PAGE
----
Wednesday, 2 December 2015

Blue sky days, wood stove nights

The end of the season, traps in the late afternoon sun

With a further spell of cold but clear weather we opted to get away for another few days. The wind strengths were nothing like our last jaunt and we took advantage of the remarkable abundance of anchorages and sailed across to Isleboro, the nearest inhabited island to where we are. Actually about 30 minutes before we cast off, Earl McKemzie had dropped off a bag of kindling and suggested we pick up his buoy in Seal Cove which we were happy to do so. Normally the buoy holds the 60' schooner Bonnie Lynn so we had no worries about its capabilities of holding us. As before we used only the mizzen and #1, enjoying a brisk sail across the 8 miles of water. Certainly cold despite the bright sunshine and we lost no time in firing up the wood stove once we'd sailed in and (almost) onto the huge buoy. We launched the dinghy and rowed ashore to view the progress on Bonnie and Earl's new house which has been on going for a few years, they having only part of the winters to work on it. Essentially it is a flat (apartment) built above a large workshop, warm, not too big and will afford them fine views over the water and the schooner they charter during the summer months. One of the other benefits of having friends who are building houses is there is frequently scrap wood lying around for the taking and we came away the following day with bag of kindling and a pile of mags to browse through. We took a short ride with Bonnie to the local Post Office, remaining in the car whilst she collected their mail. Apparently in the short time she was in there 2 people said to her they'd seen a real pretty boat on their mooring and what on earth were they (us) doing still sailing around at this time of the year...

The wind was a whisper and we motored gently to Warren Island some 3 miles or so from Seal Cove. It was here in 2004 that we decided to go to Belfast lured by the prospect of being able to buy coal and we fancied seeing the place once more. Deserted of course, all the mooring buoys hauled for the winter but plenty of room to anchor where we enjoyed the solitude, quiet and a big moon shining into the saloon. Oddly enough we were still able to pick up the Internet and checking the weather it looked as though the following day, Thursday might be the best until after the week end and we decided to sail back, hopefully getting in before the wind picked up too much. A leisurely breakfast, donning of warm clothes, up anchor and away we went catching the last hour or so of the flood. As before we neglected the main -don't you just love this about ketches, this ability to make fine speed's without bothering with the main?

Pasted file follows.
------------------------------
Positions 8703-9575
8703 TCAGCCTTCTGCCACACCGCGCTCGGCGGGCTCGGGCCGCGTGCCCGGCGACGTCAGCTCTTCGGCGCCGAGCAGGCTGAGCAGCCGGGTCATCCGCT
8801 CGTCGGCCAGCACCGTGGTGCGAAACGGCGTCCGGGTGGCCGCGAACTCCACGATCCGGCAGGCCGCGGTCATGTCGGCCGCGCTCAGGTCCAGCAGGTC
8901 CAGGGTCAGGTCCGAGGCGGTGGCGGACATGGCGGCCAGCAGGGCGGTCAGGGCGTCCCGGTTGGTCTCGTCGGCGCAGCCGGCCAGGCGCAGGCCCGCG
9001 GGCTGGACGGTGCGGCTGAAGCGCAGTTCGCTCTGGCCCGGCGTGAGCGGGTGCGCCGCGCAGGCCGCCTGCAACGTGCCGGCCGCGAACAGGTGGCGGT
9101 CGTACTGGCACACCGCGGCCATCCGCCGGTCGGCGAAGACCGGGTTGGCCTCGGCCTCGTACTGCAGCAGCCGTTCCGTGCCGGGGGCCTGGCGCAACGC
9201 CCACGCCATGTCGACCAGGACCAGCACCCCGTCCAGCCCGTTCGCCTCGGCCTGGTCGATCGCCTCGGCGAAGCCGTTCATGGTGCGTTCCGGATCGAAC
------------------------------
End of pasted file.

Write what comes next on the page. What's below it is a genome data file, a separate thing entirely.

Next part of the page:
In fact we didn't even take the 1.5 metre chimney down or the wind generator but simply made sure the boom and gaff were well secured and headed out. The 11 miles passed fairly quickly, we slowed down a little toward the end as the tide turned to slack water and nearing the harbour area we came across a nasty bit of wind over tide but beyond that the waters turned calm with little wind to ruffle the surface. The jetty we are on requires us to slalom around another set of jetties before making the turn into the slot. We must have entered at least four times now and each approach has been different. This was one of the better entrances, certainly slower than the last one so seemed less frantic. But always good to get in without carving up the boat next door with an errant bowsprit...
Toots before the temps dropped...
Winter is beginning to creep up with -C temperatures regularly appearing. Oddly enough it wasn't until today that the temp. inside the boat dropped to 6C, a figure we had last seen in August when in Labrador. This was early morning, well 7am and it goes up gradually as we run the cooker and fire up the Aladdin lamp for the day. Generally the wood stove stays off until noon or later when we decide enough is enough and get it going. Toots who, upon finishing her breakfast, makes a beeline for the vacated bipeds bed and crawls into the specially prepared duvet "cave" Bee has made up. There she will remain, snuffling and dormant until the sound of a fire being lit is heard when she will poke her head out to check on progress. If it meets with feline approval she'll emerge, scoff some biscuits then take up position on the table, stretch out and fall asleep again.

Finally two sites you might be interested in.

Following on from the bit about celestial navigation (still plugging away) there is a free online course you might be interested in here

We also came across this by chance a journey on foot across Antartica by a descendant on Frank Worlsley. The trip has only recently started and his progress can be followed via a daily phone call he makes. This might be pod cast or something - we tend to be vague about all that is happening with this sort of thing but it makes engaging listening. Here's the link to
If this is the hardest frost we get, I'll be quite happy!